Tartasky said Lehava’s rapid growth in popularity should be seen in part as “a backlash” to the greater presence of Palestinians in central Jerusalem in recent years.

Palestinians were venturing into the city centre in bigger numbers, he said, because their own neighbourhoods had been cut off from nearby Ramallah and other Palestinian cities of the West Bank by Israel’s completion of its so-called separation barrier.

Better public transport links after Israel opened its light rail system have also contributed to the trend of Palestinians seeking work and entertainment in Jerusalem’s city centre. “Lehava’s growth indicates how uncomfortable some Israelis have become with seeing Palestinians in what they consider to be their city,” he said. “It has given them a sense of grievance and increased their extremism.”

Darren Woolsey (218)
Saturday December 10, 2016, 3:58 am
Shared over social media to spread awareness, Jess.

Past Member (0)
Saturday December 10, 2016, 12:53 pm
Evil mongrels. thx Jess

Nyack Clancy (287)
Sunday December 11, 2016, 2:57 pm
Since Arabs are Semites- that make Israeli policies pretty damn anti-Semetic, now, doesn't it?

. (0)
Wednesday December 14, 2016, 4:48 pm
That argument has been disproved.

fly b (26)
Tuesday December 20, 2016, 11:15 am
Growing Far-Right Nationalistic Movements Are Dangerously Anti-Muslim — and Pro-Israel.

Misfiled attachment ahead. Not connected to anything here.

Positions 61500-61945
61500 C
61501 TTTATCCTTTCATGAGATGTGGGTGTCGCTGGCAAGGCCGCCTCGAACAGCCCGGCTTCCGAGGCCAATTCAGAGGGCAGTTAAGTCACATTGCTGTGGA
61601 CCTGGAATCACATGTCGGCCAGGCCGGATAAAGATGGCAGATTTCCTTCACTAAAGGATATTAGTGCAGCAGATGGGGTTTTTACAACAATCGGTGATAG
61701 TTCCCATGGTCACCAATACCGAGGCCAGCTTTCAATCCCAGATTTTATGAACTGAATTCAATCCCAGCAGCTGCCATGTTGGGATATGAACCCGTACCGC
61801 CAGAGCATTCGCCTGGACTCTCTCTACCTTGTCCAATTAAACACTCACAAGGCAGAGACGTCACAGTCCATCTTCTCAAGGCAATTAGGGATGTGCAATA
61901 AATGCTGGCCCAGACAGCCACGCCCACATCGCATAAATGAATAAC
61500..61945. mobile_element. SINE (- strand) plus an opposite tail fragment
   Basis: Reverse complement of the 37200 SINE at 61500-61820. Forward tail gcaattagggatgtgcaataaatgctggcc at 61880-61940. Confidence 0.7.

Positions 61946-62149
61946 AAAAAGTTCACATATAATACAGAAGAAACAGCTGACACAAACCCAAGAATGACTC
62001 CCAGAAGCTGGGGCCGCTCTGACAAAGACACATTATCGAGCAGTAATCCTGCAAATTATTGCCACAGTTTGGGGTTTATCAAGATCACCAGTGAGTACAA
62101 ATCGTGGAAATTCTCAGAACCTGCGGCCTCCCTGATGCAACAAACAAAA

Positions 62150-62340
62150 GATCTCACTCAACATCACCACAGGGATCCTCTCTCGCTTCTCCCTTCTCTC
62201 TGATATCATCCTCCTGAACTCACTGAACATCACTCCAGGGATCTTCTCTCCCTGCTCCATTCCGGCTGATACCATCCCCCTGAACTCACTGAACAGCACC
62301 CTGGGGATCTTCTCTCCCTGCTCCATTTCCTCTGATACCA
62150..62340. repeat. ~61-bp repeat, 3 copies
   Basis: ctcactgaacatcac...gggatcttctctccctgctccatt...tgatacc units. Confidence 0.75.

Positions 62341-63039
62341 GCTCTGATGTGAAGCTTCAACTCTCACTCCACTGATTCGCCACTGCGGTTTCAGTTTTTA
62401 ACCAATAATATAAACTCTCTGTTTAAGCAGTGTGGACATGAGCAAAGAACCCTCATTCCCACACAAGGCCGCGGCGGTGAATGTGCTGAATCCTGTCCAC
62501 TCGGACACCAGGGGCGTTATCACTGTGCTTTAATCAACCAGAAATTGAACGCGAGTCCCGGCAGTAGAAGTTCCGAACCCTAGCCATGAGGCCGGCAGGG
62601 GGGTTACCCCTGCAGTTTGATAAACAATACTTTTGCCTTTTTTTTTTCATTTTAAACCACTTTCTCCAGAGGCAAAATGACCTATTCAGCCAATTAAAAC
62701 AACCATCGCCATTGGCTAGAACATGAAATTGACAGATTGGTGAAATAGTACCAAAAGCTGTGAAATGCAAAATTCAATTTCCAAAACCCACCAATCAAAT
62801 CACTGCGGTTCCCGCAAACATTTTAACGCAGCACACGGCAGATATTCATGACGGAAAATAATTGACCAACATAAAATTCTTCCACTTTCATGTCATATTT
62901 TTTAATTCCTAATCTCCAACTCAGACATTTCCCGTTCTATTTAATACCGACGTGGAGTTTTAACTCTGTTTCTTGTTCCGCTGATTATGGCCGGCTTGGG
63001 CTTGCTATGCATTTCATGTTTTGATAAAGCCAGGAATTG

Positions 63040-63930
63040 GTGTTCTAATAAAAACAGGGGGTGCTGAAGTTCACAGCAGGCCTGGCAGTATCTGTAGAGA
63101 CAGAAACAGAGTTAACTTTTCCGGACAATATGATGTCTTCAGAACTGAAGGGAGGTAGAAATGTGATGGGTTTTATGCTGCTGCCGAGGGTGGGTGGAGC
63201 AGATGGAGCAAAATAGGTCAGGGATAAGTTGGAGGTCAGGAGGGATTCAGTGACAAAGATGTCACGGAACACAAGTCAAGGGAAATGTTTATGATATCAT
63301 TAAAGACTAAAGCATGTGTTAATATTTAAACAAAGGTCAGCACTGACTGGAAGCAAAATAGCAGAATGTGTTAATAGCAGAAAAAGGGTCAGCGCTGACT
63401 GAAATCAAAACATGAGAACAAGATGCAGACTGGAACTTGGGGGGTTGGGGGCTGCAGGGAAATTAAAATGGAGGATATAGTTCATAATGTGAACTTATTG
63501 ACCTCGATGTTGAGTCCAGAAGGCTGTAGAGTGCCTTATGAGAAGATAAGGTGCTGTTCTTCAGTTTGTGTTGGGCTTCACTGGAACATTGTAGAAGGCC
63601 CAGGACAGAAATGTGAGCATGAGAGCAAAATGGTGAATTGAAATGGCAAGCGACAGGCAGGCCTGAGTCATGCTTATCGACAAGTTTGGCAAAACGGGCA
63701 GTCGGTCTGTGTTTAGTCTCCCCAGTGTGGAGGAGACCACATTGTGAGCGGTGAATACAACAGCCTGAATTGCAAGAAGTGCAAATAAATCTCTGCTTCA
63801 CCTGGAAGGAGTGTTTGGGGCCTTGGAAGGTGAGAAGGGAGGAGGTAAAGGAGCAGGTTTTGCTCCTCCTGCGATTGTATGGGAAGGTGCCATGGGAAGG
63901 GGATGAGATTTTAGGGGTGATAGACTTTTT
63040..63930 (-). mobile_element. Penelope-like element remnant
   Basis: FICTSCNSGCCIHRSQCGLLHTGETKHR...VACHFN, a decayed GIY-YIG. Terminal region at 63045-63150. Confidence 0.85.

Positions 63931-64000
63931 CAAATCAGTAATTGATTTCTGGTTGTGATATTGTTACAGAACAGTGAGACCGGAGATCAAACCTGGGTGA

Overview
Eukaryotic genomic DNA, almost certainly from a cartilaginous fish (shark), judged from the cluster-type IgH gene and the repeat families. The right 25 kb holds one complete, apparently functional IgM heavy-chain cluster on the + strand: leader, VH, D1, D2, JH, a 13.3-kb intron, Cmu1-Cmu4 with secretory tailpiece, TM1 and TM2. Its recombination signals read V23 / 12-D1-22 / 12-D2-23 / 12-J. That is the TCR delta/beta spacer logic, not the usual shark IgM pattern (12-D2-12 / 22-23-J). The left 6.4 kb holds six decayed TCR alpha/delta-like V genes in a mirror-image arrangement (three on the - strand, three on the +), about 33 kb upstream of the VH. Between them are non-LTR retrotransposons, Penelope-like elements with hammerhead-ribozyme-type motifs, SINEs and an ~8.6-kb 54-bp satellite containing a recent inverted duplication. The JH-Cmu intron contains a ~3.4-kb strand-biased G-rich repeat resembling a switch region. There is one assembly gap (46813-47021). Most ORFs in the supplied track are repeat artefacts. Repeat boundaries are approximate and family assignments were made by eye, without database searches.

The specter of a growing far-right nationalism anywhere, but particularly in Central Europe, immediately — and for good and obvious reasons — raises fears of an anti-Semitism revival. But at least thus far, the leaders of most of these nationalistic parties — increasingly inspired and fueled by one another’s success — have showcased dangerous animosity toward Muslims, accompanied by strong policy support for Israel and a rhetorical repudiation of anti-Semitism.

Whether from cynical tactical considerations or actual conviction, the most successful leaders of this emerging movement — while unrestrained with their reckless anti-Muslim fearmongering — not only repudiate anti-Semitism in words but are incorporating steadfast support for Israel as part of their policy agenda. And in many cases, the Israeli government — which itself exhibits many of the same far-right attributes as these movements — is expressing support in return.